All numbers to back this up are in fact found on government websites and are available freely from such sources as the FBI. I'm all for debates, but very much dislike reading/hearing emotional facts make it in to conversations.   

Furthermore, by Bloomberg and his political machine sticking his agenda and money into an area that has nothing to do with the citizens he is elected to represent just shows that he has overstayed his service and it's time for him to move out. 

MattB
MattB

@AfGuy

You're not even on the same train of thought here. In the absence of one medium, another replaces it. My imagination is the studying of the effects of firearm bans in places outside of America, where firearm bans have already taken place. WHY does it have to be a mass killing to have something break the news and gather attention? Each person counts, why do we feel the need to sensationalize those that are involved in a large event and rarely hear about the thousands of homicides where only one or two were involved here and there? In the case of Sandy Hook, yes, very tragic. That many kids die every day in certain parts of the world, why not a news piece on each one of them? Easy, it's impossible to report everything but even more important, it's not journalistic sensationalism.

It doesn't always take a gun to get the job done. Oklahoma City - bomb, 93' WTC - bomb, 2001 WTC - plane hijackings using boxcutters, Bath, Michigan school massacre - dynamite, and so on. If you prefer a story about a country where guns are nearly extinct, Chengpeng Primary school - 22 stabbed. It's not about mass killing sprees though or the means used to do so. What it is about though is each and every individual that dies by the hands of another, but it apparently has to be a large event to blip on your radar. The percentage of deaths by mass events is a very small piece of the pie compared to all the lesser events that add together and make up the rest of it, each death isn't any less important than the next.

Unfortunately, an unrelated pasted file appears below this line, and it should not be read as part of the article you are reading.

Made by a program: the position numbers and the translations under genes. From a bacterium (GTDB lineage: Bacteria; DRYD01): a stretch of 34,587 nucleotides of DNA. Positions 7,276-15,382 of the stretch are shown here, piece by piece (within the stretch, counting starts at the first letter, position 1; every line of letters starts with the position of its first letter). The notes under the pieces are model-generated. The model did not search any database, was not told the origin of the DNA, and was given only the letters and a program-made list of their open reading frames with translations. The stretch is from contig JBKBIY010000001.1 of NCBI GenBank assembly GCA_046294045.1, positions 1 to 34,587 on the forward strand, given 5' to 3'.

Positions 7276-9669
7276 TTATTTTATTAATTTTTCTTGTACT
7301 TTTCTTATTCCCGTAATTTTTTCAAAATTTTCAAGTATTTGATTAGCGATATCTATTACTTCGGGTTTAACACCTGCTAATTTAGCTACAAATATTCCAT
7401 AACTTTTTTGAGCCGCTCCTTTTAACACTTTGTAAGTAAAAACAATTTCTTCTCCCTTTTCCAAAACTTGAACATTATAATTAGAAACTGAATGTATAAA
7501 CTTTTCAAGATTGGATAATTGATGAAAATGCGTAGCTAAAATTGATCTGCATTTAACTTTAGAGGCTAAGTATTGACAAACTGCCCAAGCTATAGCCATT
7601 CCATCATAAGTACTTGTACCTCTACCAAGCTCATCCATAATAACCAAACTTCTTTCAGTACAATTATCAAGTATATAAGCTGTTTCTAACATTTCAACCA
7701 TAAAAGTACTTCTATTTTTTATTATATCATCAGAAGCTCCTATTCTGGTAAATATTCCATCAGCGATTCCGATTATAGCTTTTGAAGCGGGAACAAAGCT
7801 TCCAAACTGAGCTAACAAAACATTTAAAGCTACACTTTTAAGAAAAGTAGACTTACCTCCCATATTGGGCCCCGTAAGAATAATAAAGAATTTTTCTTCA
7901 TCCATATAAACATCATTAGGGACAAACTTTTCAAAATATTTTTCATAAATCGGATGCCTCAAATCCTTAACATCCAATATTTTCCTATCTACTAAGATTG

People have been killing one another since the days of Cain and Abel, do we need to police-state ourselves and ban every "weapon" with the possibility to kill all the way back to this era? Firearms are a relatively new thing in comparison to man's existence. Should we simply follow our fellow friends in Britain, ban private firearm ownership, watch overall violent crime rise, and then move on to banning the replacement medium of knives over a certain length and radius tip? Where does it stop before people look in a mirror and say the words, "I am responsible for my actions and the things I do and have done are because those actions are the extension of my will."? I get it, but just have a hard time coming to terms that we as a society have progressed past the point of self-accountability and that so many of us feel better and our actions are more just when we find something to blame besides ourselves.